It would have been really smart if LinkedIn provided some controls for the content in your RSS feed that allowed you to choose what kind of announcements and updates you want to get and maybe they will, but for now the only option is to "drink from the firehose". I have two suggestions to address this. 

1) First, to you people who have linked up your twitter feed to LinkedIn updates: Just bloody STOP it already! Think of the children, save the whales, think globally, act locally, stick it to the man, stand up for the 99%, and just STOP that shit; you’re annoying the hell out of people. Instead, consider simply adding your twitter name to your LinkedIn profile and then your connections who are interested in the minutia of your non-work life can follow you there.

2) Second, for those of us who have LinkedIn connections that won’t comply with 1) above, I have a solution. I have created a Yahoo Pipe that will let you create a custom RSS feed from your LinkedIn RSS status feed that will filter out all “… is now connected …” messages as well as anything imported into your LinkedIn stream from twitter. You can find this tool here:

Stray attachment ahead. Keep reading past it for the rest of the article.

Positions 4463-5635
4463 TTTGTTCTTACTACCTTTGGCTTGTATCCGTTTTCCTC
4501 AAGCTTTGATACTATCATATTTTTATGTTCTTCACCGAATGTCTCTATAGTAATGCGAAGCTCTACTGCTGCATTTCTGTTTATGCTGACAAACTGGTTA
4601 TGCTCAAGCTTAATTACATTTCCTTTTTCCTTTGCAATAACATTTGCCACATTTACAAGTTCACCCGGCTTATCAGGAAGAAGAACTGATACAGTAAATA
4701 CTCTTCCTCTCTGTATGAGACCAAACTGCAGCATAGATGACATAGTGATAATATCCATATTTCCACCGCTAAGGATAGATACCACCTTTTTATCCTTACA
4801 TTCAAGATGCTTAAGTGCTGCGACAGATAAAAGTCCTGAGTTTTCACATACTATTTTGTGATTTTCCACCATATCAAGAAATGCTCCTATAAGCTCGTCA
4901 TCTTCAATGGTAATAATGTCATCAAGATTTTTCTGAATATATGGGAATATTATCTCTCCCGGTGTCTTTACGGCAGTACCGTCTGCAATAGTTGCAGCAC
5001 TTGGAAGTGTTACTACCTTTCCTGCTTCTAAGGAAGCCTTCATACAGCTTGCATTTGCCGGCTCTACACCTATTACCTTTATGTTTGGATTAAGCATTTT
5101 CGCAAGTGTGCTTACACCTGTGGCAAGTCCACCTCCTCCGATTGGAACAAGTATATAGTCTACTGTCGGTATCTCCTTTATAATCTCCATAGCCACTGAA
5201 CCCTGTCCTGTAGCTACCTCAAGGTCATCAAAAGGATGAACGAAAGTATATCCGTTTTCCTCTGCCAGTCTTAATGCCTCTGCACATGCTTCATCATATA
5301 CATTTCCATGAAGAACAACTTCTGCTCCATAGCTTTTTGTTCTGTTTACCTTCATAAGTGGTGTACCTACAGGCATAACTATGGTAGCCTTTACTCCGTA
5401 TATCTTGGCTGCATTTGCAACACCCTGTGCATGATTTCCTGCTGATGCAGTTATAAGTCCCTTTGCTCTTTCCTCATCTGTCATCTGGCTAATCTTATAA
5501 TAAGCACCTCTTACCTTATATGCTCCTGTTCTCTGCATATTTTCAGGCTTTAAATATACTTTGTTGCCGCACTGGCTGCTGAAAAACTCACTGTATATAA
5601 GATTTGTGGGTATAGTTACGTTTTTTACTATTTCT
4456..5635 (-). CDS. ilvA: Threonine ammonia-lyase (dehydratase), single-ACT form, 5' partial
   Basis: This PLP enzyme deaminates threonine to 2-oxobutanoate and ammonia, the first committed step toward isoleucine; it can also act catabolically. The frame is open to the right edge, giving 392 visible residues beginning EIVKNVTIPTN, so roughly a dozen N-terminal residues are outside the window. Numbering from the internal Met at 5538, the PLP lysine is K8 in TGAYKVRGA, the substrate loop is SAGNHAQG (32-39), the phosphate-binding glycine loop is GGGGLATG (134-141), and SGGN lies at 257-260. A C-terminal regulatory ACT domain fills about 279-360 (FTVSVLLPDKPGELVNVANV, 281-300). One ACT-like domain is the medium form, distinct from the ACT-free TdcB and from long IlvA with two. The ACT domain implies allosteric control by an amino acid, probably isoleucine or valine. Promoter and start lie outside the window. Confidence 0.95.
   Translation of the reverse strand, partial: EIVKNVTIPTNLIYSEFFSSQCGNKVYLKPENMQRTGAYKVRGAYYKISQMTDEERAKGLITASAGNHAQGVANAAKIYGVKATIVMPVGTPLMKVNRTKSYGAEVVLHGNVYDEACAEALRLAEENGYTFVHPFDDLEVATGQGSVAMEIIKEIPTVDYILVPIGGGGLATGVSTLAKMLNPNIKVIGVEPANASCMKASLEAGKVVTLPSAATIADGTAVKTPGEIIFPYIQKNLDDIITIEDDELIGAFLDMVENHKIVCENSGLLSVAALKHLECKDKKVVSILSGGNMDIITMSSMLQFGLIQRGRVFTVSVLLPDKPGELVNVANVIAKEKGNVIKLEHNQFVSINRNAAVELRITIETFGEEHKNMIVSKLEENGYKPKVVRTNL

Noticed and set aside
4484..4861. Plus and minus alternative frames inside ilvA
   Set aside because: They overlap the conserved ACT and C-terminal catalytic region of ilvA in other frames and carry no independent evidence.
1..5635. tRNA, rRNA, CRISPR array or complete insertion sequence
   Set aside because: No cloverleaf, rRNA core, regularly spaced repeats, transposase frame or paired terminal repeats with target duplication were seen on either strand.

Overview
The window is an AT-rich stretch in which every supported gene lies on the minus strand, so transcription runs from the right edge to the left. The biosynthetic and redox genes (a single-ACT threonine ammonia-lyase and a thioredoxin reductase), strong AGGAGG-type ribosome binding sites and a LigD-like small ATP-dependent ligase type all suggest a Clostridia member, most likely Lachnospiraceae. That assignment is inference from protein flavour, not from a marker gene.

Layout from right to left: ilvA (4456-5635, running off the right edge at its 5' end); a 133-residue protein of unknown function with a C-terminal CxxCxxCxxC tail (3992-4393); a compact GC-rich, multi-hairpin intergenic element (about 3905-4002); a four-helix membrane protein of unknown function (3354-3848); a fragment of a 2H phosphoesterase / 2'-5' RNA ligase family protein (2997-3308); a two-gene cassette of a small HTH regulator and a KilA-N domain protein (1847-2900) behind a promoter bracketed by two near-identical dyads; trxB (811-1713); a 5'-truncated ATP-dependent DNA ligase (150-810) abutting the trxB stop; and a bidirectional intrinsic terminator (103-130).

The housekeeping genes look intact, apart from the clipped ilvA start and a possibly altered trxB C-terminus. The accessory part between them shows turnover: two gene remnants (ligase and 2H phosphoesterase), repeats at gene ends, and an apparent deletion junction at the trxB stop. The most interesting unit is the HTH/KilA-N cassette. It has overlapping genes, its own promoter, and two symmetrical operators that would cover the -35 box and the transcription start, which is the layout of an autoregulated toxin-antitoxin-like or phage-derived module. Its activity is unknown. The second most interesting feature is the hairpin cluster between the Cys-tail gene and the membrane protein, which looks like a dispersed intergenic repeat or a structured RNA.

To use it, you’ll need to get the link to your own LinkedIn RSS feed. Since your network of connections are unique to you, so is the url for your RSS feed. To get that link, go to this page and copy the url from the "Copy the RSS link" text field.

Now go to the page for the LinkedIn junk filter pipe and Enter that address into the input field and select “Run Pipe”. 

After the pipe runs, you’ll see a filtered list of the latest items in your feed and have the option to consume your new customized feed in a variety of ways. This is another RSS feed that is unique to you. Use the Google button to add it directly to Reader or you can choose "Get as "RSS" to add your filtered-feed url to another RSS reader.

Now you can sit back and enjoy a nice stream of crap-free updates from your professional network. Wah-freaking-hoo. 

Volkswagen wants your dog to DIE.

Friday, February 10, 2012 at 12:38